Earthquaker Devices Sea Machine V2 review

Earthquaker tweaks its nifty chorus pedal, but does it sink or swim?

  • £179
  • $195

MusicRadar Verdict

Lots of knobs and lots of control equals lots of cool sounds - you just need to find them!


  • +

    Sounds galore!


  • -

    Takes a little to get the best out of.

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Where many chorus pedals just give you control over the rate and depth of the effect (which may be as much as you need for that classic Boss CE-style chorus, ubiquitous in the 1980s), there are other aspects to the way that chorus is created that are ripe for some knob-driven control.

EarthQuaker was determined to offer those options with the Sea Machine V2 and has equipped it with six closely spaced knobs to allow plenty of tweaking.

The basic architecture of a chorus pedal is a delay line that is modulated by an LFO, and the bottom three knobs here (Depth, Dimension, Animate) relate to the digital delay line at the Sea Machine's heart, while the top three (Shape, Rate, Intensity) concern the actions of the analogue LFO.

The juxtapositions available with all six knobs deliver a wide range of effects that could broadly be described as chorus, but go further than many units.

Depth is the first port of call to set the subtlety or strength of the overall effect - it adjusts the mix of the modulated wet signal against your dry guitar signal.

Looking at the delay line first without any modulation (Intensity at zero), the Animation knob offers control over the delay time: at low levels you get the really short delays needed for classic chorus, but turned up, there's a doubling effect and at full, it's almost a slapback. Dimension is said to adjust spatial generation.

Effectively, it's a feedback knob for the delay, so with Animation and Dimension working together, you have access to a range of ambiences - metallic reverb being the predominant flavour. When it's time to add some modulation, the Rate knob (with associated LED flashing in time) is what you'd expect on any chorus pedal, as is the Intensity knob, which adjusts the modulation depth.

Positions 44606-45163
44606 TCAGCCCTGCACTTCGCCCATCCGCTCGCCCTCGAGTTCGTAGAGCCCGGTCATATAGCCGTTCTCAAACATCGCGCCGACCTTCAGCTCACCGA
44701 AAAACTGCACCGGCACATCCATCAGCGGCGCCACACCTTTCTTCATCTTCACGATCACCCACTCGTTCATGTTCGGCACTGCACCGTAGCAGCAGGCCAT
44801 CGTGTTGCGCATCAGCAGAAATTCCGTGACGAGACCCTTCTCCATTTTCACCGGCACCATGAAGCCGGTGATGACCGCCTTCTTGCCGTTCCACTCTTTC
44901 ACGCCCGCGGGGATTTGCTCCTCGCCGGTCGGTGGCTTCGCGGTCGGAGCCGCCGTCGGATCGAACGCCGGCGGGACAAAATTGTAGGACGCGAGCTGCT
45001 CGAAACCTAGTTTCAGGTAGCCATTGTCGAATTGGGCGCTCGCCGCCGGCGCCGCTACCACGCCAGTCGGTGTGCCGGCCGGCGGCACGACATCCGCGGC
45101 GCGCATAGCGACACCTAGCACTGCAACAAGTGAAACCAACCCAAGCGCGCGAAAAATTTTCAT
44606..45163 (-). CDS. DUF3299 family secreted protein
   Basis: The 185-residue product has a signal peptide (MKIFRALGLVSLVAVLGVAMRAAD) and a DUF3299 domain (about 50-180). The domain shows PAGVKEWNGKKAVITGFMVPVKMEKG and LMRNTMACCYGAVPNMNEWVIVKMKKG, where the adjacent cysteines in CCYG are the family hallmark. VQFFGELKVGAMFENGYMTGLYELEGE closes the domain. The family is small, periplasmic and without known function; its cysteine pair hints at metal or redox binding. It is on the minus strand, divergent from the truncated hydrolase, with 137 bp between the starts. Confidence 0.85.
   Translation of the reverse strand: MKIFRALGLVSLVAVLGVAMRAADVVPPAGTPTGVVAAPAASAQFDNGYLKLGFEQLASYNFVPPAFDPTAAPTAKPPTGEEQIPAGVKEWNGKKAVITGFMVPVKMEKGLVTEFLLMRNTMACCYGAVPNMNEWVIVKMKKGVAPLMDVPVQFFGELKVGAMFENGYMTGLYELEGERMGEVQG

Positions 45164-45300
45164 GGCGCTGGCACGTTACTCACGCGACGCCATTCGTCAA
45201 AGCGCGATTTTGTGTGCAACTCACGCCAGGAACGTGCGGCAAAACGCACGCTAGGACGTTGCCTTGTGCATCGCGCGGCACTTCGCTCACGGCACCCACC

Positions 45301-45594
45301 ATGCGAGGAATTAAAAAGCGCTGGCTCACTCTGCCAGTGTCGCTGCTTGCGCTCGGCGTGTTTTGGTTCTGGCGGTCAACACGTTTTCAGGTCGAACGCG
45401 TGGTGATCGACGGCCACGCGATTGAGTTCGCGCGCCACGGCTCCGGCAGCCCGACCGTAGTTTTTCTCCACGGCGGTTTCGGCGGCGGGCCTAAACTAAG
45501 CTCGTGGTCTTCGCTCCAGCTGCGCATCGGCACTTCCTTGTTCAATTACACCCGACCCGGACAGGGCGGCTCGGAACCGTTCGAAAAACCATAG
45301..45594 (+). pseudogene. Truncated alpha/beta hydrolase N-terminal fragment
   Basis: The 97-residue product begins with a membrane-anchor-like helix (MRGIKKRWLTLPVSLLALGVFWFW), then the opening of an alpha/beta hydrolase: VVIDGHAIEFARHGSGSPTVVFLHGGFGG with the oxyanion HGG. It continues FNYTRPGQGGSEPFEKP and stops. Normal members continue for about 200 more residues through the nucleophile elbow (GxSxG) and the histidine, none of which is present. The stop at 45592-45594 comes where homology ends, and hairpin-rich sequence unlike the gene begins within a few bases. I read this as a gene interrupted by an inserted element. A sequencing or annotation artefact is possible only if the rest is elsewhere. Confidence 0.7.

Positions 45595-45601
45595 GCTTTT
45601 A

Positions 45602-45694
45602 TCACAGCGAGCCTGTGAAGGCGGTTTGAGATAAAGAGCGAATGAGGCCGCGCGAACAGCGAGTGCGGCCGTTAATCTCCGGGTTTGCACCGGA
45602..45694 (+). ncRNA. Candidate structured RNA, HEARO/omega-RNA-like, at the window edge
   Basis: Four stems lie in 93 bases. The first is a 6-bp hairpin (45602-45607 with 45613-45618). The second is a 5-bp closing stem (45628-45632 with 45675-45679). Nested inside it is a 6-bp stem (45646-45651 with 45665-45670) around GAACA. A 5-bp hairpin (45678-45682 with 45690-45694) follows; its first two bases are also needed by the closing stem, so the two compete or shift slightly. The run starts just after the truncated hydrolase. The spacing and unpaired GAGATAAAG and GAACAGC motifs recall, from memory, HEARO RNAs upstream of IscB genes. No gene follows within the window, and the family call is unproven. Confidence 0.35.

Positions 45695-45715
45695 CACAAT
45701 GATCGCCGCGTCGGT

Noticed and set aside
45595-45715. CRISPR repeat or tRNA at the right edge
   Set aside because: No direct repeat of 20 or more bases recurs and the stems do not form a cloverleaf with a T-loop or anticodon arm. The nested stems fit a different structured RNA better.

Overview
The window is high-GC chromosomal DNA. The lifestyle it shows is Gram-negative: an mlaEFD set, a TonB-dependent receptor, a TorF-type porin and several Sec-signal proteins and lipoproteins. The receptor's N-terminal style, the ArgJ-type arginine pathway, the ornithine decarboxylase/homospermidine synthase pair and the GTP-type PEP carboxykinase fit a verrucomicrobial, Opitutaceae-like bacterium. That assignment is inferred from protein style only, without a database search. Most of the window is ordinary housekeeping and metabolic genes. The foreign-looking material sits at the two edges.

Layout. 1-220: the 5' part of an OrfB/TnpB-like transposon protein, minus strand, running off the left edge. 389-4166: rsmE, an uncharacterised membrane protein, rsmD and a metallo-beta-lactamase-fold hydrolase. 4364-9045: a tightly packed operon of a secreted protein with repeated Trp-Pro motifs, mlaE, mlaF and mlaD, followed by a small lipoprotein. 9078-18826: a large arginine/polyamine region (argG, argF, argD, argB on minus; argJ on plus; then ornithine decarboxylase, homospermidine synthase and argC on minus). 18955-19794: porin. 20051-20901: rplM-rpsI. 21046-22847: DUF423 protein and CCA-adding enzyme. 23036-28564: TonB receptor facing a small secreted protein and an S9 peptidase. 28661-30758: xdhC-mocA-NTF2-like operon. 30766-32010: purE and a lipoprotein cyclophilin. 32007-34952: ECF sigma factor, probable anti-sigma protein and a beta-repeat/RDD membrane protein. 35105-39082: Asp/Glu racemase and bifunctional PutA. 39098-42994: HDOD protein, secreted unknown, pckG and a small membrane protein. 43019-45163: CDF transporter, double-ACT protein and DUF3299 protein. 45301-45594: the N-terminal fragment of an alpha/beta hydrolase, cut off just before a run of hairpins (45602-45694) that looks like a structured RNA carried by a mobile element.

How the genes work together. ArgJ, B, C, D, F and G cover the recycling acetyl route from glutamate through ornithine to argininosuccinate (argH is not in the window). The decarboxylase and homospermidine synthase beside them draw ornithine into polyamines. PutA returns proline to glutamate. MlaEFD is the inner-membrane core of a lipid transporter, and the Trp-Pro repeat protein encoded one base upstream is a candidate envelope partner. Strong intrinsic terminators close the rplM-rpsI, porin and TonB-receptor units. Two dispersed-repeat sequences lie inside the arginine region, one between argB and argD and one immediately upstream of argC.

More variation is provided by the Shape knob, which changes the wave shape of the LFO between a soft triangle and a square wave for on/off action that's harder-edged.

With six knobs to get into position relative to each other, it may take a bit of work to find the sweet spots, but it's worth the extra effort because there are plenty of them to be found, from a slight otherworldly shift in the sound, through lush rotary speaker styles to full-on pitch-wavering warbles.

Trevor Curwen has played guitar for several decades – he's also mimed it on the UK's Top of the Pops. Much of his working life, though, has been spent behind the mixing desk, during which time he has built up a solid collection of the guitars, amps and pedals needed to cover just about any studio session. He writes pedal reviews for Guitarist and has contributed to Total Guitar, MusicRadar and Future Music among others.